I have been very vocal (most of my colleagues would say too vocal!) that the recycling centre must be improved and more things need to be able to be recycled.

Yes, we could do draconian things like cutting in half the bin capacity, cutting the weekly bins or searching through each resident’s bin but that is not the type of Basingstoke that I want to live in or one I believe residents want.

We could also increase our council tax and introduce lots more services or buy lots of new bins – but Eastleigh’s Council Tax is 26 per cent higher than ours, and I am not sure people would want that sort of increase at this difficult time.

The only way we will truly change people’s recycling habits is through education and information, not by making people feel forced into a corner by big brother.

Should the council reward residents for recycling, using schemes similar to Havering, where residents receive green points which can be donated to local charities or spent on over 1,000 products and vouchers?

It’s an interesting idea, but not one that will necessarily work in Basingstoke.

We need to remember that there’s always a balance, between individual responsibilities and enforced practice, and between service level and council tax rates.

Getting that balance right, particularly when there are other services we need to provide, such as support for homeless people and encouraging economic growth, is the council’s job.

As a council, we made a decision to focus our efforts on increasing what people can recycle (glass by the kerbside, small electricals and garden waste) and on education campaigns – making sure people know what they can and can’t recycle.

Establishing these habits at an early age helps, and that’s why we’re currently trialling a schools’ project which will then run borough wide.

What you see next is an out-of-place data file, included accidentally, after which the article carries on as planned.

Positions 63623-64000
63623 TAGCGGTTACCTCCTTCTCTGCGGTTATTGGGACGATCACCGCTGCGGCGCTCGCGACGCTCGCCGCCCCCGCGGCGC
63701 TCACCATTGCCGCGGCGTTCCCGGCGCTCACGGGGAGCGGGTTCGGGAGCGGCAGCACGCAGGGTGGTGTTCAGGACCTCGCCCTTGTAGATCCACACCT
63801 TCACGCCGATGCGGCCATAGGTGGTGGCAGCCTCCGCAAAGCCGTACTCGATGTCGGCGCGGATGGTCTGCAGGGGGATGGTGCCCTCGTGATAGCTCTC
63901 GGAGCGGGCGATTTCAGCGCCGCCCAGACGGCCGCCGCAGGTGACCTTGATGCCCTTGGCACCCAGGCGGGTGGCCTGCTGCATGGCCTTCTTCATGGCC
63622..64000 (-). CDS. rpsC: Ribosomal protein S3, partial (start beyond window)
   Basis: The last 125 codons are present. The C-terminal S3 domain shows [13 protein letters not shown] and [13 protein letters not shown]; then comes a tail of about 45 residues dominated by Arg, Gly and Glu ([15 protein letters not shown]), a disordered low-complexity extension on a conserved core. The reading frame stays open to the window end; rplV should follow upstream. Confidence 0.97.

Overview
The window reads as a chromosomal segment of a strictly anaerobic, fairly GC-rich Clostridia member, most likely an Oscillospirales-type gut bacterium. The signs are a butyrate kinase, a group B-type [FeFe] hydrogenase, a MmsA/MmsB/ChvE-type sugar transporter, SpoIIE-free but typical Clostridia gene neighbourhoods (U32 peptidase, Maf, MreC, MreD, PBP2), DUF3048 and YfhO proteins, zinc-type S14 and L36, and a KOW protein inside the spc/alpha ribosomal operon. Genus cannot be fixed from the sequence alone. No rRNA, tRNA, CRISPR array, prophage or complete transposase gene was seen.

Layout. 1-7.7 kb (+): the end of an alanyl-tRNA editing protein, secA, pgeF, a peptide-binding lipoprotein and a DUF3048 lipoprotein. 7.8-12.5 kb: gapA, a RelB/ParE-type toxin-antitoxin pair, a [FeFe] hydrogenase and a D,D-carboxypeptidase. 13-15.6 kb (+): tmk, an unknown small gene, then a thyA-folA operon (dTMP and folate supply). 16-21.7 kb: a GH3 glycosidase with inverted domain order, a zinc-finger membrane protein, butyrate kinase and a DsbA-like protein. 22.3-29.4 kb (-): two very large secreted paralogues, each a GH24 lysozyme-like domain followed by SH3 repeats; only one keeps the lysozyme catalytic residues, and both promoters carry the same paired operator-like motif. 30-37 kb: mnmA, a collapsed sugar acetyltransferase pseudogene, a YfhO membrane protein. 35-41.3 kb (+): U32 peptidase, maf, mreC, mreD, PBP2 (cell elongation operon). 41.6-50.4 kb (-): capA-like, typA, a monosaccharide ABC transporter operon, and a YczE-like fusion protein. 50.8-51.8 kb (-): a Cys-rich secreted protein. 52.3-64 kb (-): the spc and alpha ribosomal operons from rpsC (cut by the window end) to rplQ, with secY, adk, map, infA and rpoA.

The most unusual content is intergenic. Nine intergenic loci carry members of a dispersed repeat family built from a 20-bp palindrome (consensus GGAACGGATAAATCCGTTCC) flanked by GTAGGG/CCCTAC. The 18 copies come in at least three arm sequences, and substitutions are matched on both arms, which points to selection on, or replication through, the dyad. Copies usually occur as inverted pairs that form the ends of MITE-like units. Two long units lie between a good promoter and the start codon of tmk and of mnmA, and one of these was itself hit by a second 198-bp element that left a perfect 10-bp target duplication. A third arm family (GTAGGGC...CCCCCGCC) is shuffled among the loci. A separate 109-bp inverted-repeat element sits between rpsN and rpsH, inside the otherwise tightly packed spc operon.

How has the council gone about asking residents if they would like alternate weekly collections, and how has this been presented to residents?

In August 2013, 97 per cent of residents said they were happy with the waste recycling service. And I know personally from knocking on doors across Basingstoke that people are adamant they want to maintain the weekly bin collections.

It’s a hot topic in every local election. When the Conservatives took control of the council in 2006, it was on a clear ticket of keeping the weekly bin collection. We have restood on this platform in every election since.

In 2006, The Gazette even did its own poll, and of the 1,792 people who replied, a massive 93 per cent said no to scrapping the weekly bin.

I have run consistently on keeping the weekly bin, and nothing I have seen changes my mind.

They won’t be scrapped on my watch. To me, it would be a colossal waste of money and time to do a consultation again when it is so clear what people’s views are.

How does the council educate and inform residents in the borough about recycling?

In addition to leaflets, direct mail, roadshows, bin hangers, media campaigns, advertising, social media and websites, we’re also working with residents’ magazines and community groups.

You will also have seen the huge adverts on the side of the bin lorries and on the plasma screen in The Malls.

We’ve even identified the areas that look like they recycle the least, and in those areas we have been knocking on doors and talking to individual residents.

The annual residents’ survey told us that people prefer having recycling information in leaflets.